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Troubleshooting how to embroider shoes was an interesting experience. It took some ingenuity to figure out how to lay the tongue flat and a few mistakes that ended up with a broken needle and error code on my embroidery machine. But, the end result was so worth it!
Because, well, I really wanted eyeglasses on the tongues of a blue pair of shoes in my closet. Even though I’m a very infrequent eye doctor now, I still love all things eyeglasses, and I was in an experimenting mood.
Let me show you how to embroider shoes if you’re looking to add a little personality to your wardrobe!
What kinds of shoes can you embroider? What locations?
If you’re hand embroidering, you have more choice in the type of shoes you can embroider as well as the part of the shoe that can be embroidered. Even with multi-needle embroidery machines, you’ll have more options than you will with a single-needle embroidery machine.
With a single-needle home embroidery machine, you have to remember that anything you embroider has to be hooped flat on the base of your machine, and you need to keep any bulky parts of the shoe away from the machine head and needle clamp. Thus, you’ll only be able to embroider the tongue of the shoe.
Converse shoes usually have a longer tongue and thus will be easier to embroider. (Especially the Converse high tops!) However, the shoes in my closet that I wanted to embroider were Vans, so that’s what I used! It just took a little bit more fancy maneuvering to accommodate the shorter tongue.
There are a few other limitations also. The shoes need to be lace-up to allow you to pull the tongue out far. I also tried to fit several of my daughters’ shoes into my hoop under my machine, and I had no luck. So, you might have difficulty embroidering on kids’ shoes or small adult shoes. My husband’s big, practically monster-sized shoes were no problem, though!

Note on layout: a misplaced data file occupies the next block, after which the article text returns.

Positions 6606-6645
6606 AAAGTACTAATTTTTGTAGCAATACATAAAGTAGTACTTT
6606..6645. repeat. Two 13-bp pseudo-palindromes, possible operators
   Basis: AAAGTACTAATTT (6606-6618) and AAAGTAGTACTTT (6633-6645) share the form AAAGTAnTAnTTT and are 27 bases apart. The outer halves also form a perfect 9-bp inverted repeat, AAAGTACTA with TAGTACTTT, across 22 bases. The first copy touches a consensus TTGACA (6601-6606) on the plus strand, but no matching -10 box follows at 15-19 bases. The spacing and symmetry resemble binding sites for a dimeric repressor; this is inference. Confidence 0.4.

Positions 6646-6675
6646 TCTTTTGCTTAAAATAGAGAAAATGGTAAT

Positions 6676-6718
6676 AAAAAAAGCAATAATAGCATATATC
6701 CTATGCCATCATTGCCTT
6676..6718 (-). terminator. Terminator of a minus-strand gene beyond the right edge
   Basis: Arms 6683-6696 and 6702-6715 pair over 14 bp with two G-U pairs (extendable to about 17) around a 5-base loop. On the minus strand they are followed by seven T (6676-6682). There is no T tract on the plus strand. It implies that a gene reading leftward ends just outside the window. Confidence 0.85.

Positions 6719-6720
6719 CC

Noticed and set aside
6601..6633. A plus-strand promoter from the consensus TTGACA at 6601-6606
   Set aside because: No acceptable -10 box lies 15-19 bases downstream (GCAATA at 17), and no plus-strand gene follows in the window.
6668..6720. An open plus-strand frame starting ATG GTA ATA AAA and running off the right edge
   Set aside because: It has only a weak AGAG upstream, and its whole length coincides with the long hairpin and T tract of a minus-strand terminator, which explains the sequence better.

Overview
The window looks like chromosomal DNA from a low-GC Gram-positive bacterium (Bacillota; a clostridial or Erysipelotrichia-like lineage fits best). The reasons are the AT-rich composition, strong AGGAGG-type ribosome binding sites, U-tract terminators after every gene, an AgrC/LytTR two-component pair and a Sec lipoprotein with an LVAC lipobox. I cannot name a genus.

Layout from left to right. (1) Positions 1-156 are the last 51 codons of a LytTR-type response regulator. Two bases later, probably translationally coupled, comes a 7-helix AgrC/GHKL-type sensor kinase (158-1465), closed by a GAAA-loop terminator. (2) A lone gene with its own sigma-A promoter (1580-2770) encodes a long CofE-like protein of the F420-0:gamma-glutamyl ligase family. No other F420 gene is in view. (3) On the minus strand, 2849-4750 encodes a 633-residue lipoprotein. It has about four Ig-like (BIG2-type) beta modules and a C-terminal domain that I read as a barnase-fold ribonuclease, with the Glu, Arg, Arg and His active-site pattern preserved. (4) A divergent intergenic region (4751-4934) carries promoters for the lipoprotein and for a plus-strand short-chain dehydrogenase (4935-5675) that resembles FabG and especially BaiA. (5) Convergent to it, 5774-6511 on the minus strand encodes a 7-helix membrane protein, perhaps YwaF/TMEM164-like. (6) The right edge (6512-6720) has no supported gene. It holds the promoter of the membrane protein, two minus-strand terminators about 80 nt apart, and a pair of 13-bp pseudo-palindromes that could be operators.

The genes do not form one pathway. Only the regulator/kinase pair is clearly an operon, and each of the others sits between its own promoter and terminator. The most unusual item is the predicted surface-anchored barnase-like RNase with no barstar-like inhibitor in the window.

Shoe Embroidery Supplies
Here’s what I used to embroider on my shoes. There’s some flexibility here, of course, but this combination of supplies worked well for me!
- Embroidery machine (I used my Brother SE1900) and hoop
- Sticky, self-adhesive tear-away stabilizer
- Thread: 100% polyester embroidery machine thread
- Needle: I had no issues using a 75/11 embroidery needle, but you may need to size up if your shoes are very thick.
- Marking supplies: I used a chalk wheel.
- Small scissors
- Painter’s tape
- Embroidery design (see my list of free embroidery designs if you need inspiration!)
A Note About Stabilizer for Shoes
Because shoes are difficult to hoop and may slip around while embroidering, the shoes must be floated in a very secure, stable manner. To do this, I used a self-adhesive stabilizer and also secured the tongue with painter’s tape. I tried with temporary fabric adhesive spray on regular stabilizer, but this did not give enough stability.
If you’re going to embroider a very dense design on a thin, unstable shoe tongue, you may need to switch to a sticky cut-away stabilizer for best results.
How to Machine Embroider a Shoe: Step-By-Step